The Life of Samuel Johnson, LL.D.: Comprehending an Account of His Studies and Numerous Works, in Chronological Order; a Series of His Epistolary Correspondence and Conversations with Many Eminent Persons; and Various Original Pieces of His Composition Never Before Published: the Whole Exhibiting a View of Literature and Literary Men in Great-Britain, for Near Half a Century During which He Flourished, Volume 4 (Google eBook)
National ilustrated library, 1859
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Page 72 - Biron they call him ; but a merrier man. Within the limit of becoming mirth, I never spent an hour's talk withal : His eye begets occasion for his wit ; For every object that the one doth catch, The other turns to a mirth-moving jest...
Page 58 - See what a grace was seated on this brow ; Hyperion's curls, the front of Jove himself, An eye like Mars, to threaten and command; A station like the herald Mercury New-lighted on a heaven-kissing hill ; A combination and a form indeed, Where every god did seem to set his seal To give the world assurance of a man : This was your husband.
Page 110 - Do not accustom yourself to consider debt only as an inconvenience ; you will find it a calamity. Poverty takes away so many means of doing good, and produces so much inability to resist evil, both natural and moral, that it is by all virtuous means to be avoided.
Page 38 - After all this, it is surely superfluous to answer the question that has once been asked, Whether Pope was a poet, otherwise than by asking in return, If Pope be not a poet, where is poetry to be found? To circumscribe poetry by a definition will only show the narrowness of the definer, though a definition which shall exclude Pope will not easily be made.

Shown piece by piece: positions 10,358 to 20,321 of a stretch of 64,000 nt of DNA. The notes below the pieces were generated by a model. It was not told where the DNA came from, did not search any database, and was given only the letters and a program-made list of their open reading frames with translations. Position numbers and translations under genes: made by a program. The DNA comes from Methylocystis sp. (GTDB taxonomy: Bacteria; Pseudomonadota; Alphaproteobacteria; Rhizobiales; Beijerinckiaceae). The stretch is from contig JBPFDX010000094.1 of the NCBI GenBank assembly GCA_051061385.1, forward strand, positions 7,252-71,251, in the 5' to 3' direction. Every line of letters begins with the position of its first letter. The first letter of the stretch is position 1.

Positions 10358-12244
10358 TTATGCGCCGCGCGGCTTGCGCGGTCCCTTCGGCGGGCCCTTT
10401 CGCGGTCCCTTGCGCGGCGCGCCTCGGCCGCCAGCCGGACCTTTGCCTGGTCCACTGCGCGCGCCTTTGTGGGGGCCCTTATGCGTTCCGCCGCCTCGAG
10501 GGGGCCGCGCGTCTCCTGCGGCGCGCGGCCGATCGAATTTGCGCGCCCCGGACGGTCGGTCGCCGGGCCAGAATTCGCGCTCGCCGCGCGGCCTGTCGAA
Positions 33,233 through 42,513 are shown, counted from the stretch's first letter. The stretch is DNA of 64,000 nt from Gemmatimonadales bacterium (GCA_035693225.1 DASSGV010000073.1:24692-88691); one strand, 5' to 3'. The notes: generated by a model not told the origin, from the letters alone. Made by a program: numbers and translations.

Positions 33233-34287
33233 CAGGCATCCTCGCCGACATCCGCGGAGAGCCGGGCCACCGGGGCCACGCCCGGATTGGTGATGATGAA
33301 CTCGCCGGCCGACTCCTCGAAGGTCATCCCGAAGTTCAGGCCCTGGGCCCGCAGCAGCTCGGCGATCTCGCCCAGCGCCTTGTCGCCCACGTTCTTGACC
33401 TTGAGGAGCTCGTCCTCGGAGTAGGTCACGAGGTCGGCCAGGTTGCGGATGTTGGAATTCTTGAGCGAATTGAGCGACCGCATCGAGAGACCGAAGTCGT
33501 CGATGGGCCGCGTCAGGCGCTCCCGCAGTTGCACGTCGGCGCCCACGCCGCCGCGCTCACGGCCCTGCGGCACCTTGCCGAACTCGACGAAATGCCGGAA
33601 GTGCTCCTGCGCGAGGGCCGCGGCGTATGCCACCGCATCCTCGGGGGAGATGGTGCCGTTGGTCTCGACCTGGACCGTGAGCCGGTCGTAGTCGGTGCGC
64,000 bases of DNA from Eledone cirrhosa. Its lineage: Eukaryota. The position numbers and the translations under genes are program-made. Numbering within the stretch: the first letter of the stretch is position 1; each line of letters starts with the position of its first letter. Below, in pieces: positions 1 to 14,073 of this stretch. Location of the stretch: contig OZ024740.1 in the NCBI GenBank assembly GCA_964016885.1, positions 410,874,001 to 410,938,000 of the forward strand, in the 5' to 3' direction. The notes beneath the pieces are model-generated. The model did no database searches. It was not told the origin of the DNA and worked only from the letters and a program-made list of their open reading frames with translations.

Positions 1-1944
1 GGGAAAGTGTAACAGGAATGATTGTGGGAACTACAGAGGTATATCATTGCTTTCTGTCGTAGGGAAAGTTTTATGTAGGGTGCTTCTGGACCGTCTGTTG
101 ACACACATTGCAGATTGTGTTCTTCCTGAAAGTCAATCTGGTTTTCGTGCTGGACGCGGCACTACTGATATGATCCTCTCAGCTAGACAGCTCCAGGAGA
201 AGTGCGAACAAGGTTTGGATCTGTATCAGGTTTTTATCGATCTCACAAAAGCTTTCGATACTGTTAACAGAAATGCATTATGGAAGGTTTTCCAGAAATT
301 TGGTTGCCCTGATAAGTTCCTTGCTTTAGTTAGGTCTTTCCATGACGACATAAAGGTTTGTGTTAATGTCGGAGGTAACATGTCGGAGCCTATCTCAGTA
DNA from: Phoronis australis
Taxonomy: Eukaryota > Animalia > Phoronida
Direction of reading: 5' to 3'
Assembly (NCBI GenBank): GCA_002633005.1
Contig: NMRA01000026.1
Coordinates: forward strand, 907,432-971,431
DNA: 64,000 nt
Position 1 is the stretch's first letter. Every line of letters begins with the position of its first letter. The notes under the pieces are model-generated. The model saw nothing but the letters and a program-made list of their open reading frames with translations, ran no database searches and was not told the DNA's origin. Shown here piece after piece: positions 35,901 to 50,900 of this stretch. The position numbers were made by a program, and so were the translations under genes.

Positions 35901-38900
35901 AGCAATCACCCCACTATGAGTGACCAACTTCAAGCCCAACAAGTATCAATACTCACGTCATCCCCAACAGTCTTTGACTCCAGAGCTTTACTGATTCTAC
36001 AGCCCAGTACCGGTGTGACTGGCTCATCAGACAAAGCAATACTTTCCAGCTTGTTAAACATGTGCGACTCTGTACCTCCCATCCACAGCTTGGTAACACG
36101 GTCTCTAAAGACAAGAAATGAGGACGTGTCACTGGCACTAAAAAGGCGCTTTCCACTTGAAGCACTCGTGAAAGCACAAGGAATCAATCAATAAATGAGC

Page 88 - They are more powerful, Sir, than we, answered Imlac, because they are wiser ; knowledge will always predominate over ignorance, as man governs the other animals. But why their knowledge is more than ours, I know not what reason can be given, but the unsearchable will of the Supreme Being.
Page 27 - Sir, a man has no more right to say an uncivil thing, than to act one ; no more right to say a rude thing to another than to knock him down.
Page 290 - He had a constitutional melancholy, the clouds of which darkened the brightness of his fancy, and gave a gloomy cast to his whole course of thinking: yet, though grave and awful in his deportment, when he thought it necessary or proper, he frequently indulged himself in pleasantry and sportive sallies. He was prone to superstition, but not to credulity. Though his imagination might incline him to a belief of the...
Page 32 - As he was so good as to make me a present of the greatest part of the original, and indeed only manuscript of this admirable work, I have an opportunity of observing with wonder the correctness with which he rapidly struck off such glowing composition. He may be assimilated to the Lady in Waller, who could impress with 'Love at first sight:' 'Some other nymphs with colours faint, And pencil slow may Cupid paint, And a weak heart in time destroy; She has a stamp, and prints the boy.
Page 124 - On Mincio's banks, in Caesar's bounteous reign, If Tityrus found the Golden Age again, Must sleepy bards the flattering dream prolong, Mechanic echoes of the Mantuan song? From Truth and Nature shall we widely stray, Where Virgil, not where Fancy, leads the way? Yes, thus the Muses sing of happy swains, Because the Muses never knew their pains: They boast their peasants...
Page 69 - And, behold, the veil of the temple was rent in twain from the top to the bottom ; and the earth did quake, and the rocks rent; and the graves were opened; and many bodies of the saints which slept arose, and came out of the graves after his resurrection, and went into the holy city, and appeared unto many.